Four people in Ireland were among 43 arrested at airports across Europe in a crackdown on credit card fraud.
The international operation took place across 38 airports in 16 countries to weed out criminals using fraudulent credit cards to buy flights.
Troels Oerting, head of the European Cybercrime Centre at Europol, which organised the day-long clampdown, said it was targeted at organised crime networks that use the internet to steal people's details.
Mr Oerting said: "This is another great example of the increased co-operation between industry, member states' cybercrime units and the European Cybercrime Centre.
"This close way of working together is key if we want to keep pace with the development amongst organised criminal networks taking advantage of the new criminal opportunities in cyberspace."
Around 200 suspicious credit card transactions were reported during the operation on Thursday, which saw police, Europol, credit card companies and airports pool their resources. Officers were deployed to stop and question individuals attempting to board flights.
Those that were found with airline tickets paid for with stolen credit card details were denied boarding and questioned by waiting police. The arrests in Ireland were made at Dublin Airport. Officers were also deployed in Belfast as part of the operation.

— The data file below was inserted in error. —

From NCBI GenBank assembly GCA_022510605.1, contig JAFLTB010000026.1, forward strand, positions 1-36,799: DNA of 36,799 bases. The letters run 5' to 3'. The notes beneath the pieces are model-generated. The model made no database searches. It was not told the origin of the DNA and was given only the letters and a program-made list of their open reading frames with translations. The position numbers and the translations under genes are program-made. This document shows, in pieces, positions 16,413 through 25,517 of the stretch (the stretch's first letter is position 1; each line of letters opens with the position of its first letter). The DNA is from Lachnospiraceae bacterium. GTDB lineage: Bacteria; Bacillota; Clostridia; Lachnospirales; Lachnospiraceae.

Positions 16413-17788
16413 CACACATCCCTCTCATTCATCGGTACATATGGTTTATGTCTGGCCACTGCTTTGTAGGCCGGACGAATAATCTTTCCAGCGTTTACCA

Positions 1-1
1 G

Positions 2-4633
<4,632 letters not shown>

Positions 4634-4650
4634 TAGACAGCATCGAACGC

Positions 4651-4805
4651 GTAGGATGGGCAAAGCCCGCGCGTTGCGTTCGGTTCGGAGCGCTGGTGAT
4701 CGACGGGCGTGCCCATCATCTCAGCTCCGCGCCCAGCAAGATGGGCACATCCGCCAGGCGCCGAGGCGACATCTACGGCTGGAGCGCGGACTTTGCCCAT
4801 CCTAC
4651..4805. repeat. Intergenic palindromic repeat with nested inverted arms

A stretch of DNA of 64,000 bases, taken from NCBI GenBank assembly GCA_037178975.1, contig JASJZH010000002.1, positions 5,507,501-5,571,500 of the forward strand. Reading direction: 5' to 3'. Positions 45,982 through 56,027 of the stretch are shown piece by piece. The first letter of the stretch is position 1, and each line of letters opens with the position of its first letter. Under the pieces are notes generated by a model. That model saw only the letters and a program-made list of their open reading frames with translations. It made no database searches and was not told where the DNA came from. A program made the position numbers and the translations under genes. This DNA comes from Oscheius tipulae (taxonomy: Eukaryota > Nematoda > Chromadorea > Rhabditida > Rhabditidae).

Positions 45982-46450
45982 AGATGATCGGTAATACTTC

A total of 43 people were detained - seven in the UK, seven in Greece, five in the Netherlands, four in Ireland, four in Spain, four in Germany, three in Austria, three in Lithuania, three in Poland, two in Finland, and one in Romania.
All of those arrested have links with other criminal activities and are being investigated in connection with the distribution of credit card data over the internet, hacking financial institutions' databases and other suspicious transactions. Some are being questioned over other crimes including drug trafficking, illegal immigration and counterfeit documents such as fake IDs.
Peter Bayley, head of fraud at Visa Europe, which collected and transferred financial data back to investigators stationed at the airports during the crackdown, said fraudsters face "increasingly sophisticated methods of fraud detection and control".